Sale of Citi’s PH retail banking business on track

Published November 23, 2021, 5:00 PM

by Lee C. Chipongian

The sale of Citi Philippines’ retail and consumer assets is on track and bank officials said they are satisfied with the list of local big banks that they are in talks with for the buy-out.

Citibank Philippines Inc.

Citi Asia Pacific head for media relations, James Griffiths, said the US lender is satisfied with the list of potential buyers from the Philippines.

“We’re going to choose the bank that fits the best outcome for us, for our staff and our clients. There’s been plenty of speculations locally about which bank has bid for the assets and there’s been a broad range of buyers. But, we will choose the buyer that makes the best sense to take our business forward in the best way,” Griffiths said in a virtual press chat on Tuesday, Nov. 23.

Citi is expected to make an announcement within the first half of 2022 of which banks that supposedly offered to buy the assets such as BDO Unibank Inc., Metropolitan Bank & Trust Co., and Bank of the Philippine Islands, will take on its retail business.

“We wouldn’t want to put a specific time (to conclude the sale). We did say back in April that we plan to conclude this or get a deal announced by the second quarter of 2022. As far as we’re concerned (in terms) of the timeline, we’re very much on track,” said Griffiths. Citigroup is selling its retail assets in the Philippines, Indonesia, Thailand, Taiwan and India. Interested banks submitted binding bids in October.

The US bank expects a busy 2022 in terms of mergers and acquisitons (M&As), consolidations and corporate expansions.

Citi officials said there will be a trend of M&As – not just their own – as they see corporates not only going into M&As but also choosing spin-offs as post-pandemic strategy.

Citi managing director Jan Metzger, also head of Asia Pacific banking and capital markets, said M&As and consolidation, particularly in the technology sector will continue to grow next year. He expects more non-tech companies buying tech-centric firms.

He also sees spin-offs as becoming more attractive as companies “split out pieces of their business that are growing at different rates for a variety of strategic reasons.” This is an opportunity for multinational and local firms to capitalize on more local investment and other funding sources.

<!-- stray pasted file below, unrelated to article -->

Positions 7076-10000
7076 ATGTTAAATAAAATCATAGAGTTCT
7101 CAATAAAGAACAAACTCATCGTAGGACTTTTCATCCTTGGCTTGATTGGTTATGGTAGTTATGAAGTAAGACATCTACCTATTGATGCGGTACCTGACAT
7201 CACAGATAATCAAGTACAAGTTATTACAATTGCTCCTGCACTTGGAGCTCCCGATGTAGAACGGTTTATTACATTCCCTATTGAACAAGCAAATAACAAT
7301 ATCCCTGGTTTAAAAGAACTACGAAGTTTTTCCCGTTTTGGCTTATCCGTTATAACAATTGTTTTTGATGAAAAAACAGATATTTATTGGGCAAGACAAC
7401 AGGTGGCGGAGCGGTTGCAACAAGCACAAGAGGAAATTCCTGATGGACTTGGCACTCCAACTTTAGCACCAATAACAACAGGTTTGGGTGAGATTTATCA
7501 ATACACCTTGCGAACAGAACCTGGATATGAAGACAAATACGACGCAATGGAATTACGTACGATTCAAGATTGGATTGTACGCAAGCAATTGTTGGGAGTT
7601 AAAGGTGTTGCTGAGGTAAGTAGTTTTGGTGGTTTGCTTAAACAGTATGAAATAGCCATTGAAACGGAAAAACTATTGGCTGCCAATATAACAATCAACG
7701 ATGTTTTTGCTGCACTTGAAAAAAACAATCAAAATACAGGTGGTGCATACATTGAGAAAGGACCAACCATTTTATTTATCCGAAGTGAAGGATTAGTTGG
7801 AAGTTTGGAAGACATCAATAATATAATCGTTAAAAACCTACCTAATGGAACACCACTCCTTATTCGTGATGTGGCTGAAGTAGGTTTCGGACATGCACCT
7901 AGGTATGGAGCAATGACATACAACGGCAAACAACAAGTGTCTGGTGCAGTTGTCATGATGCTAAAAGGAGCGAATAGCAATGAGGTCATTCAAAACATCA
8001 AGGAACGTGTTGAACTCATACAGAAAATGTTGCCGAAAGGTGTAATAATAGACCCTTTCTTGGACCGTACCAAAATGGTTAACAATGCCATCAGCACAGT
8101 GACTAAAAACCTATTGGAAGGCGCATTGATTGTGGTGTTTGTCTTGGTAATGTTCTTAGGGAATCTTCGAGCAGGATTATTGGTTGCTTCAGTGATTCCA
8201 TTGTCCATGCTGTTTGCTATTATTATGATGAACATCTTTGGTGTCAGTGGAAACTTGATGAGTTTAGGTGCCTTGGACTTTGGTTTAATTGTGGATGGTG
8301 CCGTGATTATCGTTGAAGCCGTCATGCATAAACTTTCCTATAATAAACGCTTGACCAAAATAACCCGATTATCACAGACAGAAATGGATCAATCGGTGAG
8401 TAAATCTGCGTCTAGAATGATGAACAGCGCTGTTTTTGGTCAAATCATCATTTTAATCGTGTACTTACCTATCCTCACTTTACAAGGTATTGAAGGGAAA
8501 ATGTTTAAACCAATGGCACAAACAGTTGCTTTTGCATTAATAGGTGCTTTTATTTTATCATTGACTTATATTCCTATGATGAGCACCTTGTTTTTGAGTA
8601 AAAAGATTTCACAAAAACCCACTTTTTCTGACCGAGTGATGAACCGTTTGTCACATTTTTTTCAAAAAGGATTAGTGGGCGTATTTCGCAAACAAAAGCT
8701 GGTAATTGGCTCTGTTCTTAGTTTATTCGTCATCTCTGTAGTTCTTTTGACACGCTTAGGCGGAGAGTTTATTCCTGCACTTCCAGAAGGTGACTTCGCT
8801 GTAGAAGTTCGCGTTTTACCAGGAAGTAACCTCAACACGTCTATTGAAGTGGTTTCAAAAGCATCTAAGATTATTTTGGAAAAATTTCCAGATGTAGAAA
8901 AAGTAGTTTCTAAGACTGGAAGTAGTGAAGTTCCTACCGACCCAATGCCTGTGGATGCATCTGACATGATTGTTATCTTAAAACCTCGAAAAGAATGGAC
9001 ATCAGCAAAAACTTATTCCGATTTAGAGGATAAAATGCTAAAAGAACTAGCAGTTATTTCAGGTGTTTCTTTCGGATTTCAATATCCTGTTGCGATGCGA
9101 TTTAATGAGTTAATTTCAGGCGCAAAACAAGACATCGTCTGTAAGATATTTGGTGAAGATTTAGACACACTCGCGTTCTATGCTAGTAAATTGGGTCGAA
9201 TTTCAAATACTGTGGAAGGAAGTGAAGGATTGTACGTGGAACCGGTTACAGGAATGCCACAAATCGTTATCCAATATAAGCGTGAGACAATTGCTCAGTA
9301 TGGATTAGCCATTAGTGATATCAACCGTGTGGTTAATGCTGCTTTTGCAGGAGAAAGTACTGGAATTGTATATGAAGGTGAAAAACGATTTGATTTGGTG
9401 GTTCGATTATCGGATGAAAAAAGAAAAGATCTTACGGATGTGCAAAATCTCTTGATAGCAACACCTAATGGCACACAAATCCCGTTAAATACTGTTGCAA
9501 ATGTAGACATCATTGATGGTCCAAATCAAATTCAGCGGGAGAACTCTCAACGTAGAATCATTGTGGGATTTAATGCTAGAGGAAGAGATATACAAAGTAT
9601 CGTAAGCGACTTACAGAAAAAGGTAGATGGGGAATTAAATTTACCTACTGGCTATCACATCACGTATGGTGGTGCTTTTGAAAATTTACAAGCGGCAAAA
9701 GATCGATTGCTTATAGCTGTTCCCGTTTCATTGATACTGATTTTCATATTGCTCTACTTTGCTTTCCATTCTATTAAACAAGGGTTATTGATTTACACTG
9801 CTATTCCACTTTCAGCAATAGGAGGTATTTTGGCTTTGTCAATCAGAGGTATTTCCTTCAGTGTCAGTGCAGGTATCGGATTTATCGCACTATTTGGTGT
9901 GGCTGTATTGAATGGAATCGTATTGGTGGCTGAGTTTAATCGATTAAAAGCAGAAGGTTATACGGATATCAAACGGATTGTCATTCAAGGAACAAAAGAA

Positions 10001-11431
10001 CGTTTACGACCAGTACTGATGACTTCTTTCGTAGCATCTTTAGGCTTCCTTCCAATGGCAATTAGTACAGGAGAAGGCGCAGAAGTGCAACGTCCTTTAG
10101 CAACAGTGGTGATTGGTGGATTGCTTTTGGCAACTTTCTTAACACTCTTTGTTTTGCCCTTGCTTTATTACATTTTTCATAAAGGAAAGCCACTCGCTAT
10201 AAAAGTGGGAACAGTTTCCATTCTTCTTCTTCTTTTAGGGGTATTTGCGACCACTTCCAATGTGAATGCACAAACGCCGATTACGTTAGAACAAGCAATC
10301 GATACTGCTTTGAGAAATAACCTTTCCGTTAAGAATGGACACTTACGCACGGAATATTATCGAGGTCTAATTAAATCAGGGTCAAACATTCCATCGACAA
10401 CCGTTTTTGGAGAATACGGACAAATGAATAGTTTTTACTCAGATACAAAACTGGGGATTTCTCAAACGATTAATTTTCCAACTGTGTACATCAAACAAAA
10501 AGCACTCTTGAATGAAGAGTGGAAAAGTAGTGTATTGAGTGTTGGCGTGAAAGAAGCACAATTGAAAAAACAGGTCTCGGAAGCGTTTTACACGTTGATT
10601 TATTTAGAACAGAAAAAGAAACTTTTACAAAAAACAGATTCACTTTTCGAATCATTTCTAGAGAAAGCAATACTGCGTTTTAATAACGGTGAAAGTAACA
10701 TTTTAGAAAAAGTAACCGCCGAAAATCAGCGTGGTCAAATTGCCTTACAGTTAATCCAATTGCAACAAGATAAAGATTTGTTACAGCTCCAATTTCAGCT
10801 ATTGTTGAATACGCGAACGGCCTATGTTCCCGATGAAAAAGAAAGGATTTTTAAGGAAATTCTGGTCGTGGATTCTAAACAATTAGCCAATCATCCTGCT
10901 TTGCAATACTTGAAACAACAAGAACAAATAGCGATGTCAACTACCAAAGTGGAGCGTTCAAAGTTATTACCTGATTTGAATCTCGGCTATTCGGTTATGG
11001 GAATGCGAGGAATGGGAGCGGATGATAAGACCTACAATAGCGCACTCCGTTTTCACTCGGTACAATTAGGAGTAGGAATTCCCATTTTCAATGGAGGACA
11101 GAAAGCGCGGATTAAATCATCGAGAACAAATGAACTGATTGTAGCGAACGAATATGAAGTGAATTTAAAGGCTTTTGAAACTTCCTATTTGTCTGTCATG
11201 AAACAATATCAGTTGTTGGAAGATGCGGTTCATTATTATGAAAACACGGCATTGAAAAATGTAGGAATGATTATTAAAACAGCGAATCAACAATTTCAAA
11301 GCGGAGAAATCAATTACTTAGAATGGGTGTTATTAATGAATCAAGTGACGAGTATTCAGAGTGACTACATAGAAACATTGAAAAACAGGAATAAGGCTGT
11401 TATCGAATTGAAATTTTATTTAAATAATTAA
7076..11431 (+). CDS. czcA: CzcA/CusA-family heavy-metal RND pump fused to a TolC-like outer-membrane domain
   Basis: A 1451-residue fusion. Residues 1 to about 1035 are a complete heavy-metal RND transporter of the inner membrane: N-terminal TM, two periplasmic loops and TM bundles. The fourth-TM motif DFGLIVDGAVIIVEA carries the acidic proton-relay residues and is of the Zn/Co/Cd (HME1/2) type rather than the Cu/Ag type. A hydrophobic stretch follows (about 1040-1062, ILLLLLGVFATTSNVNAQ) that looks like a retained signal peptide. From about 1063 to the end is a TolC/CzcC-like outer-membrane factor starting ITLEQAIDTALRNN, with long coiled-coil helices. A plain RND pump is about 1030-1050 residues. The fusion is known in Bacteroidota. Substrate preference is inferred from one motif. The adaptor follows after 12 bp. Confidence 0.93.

Corporate banking head, Fernando Fleury, said cross border M&As is also a sector that local companies are paying more attention to. He noted that more multinationals potentially are buying targets in the Philippines and some of the domestic corporates are moving abroad.

Fleury also said Citi currently has discussions with Filipino “truly global corporates”. “We’re having several discussions with them about their expansion plans for Southeast Asia specifically,” he said. “We’re seeing more and more Filipino corporates moving abroad and try to take advantage of the other large markets in the region,” he added.

Local banks, generally, are liquid and “hungry for assets”, said Fleury. For Citi, he expects continued credit growth especially from institutional clients. In 2021, Citi via its Citicorp Capital Philippines raised $10 billion from the fixed-income market for its clients’ funding.

Even as it is divesting its consumer and retail side, Citi has been growing its local operations and its niche market. “We’ve been hiring and increasing our talent base in the country to support the growth of our clients,” he said. These target markets include corporate banking, multinational business, financial institutions, public sector and local corporates.

“It’s going to be a busy year (2022),” said Fleury. The bank’s financial institution business, for example, has “a huge potential” because of the new digital banking sector in the country. It’s a whole new industry within the financial institutions group, he said. Digital infrastructure is another area that the bank is focused on, and this includes the building of towers, data centers and fiber networks.

“We’re very, very bullish and positive on the Philippines,” added Fleury.

Citi forecasts a 6.3 percent fourth quarter GDP growth for the local economy, which would result to a projected full-year five percent GDP growth by end-2021. For next year, the local GDP could grow by 6.8 percent, just short of the government’s target of 7-9 percent.

In the meantime, Citi thinks inflation will still exceed the central bank target of 2-4 percent to 4.3 percent this year but will decline to 2.7 percent in 2022. They do expect inflation to fall below four percent this month which would allow the Bangko Sentral ng Pilipinas to “keep policy rate unchanged well past mid-2022.”

The peso vis-à-vis the US dollar is seen to remain stable at P49.80 by end-2021 but will depreciate to P51.30 next year as global interest rates increase including in the Philippines.

 
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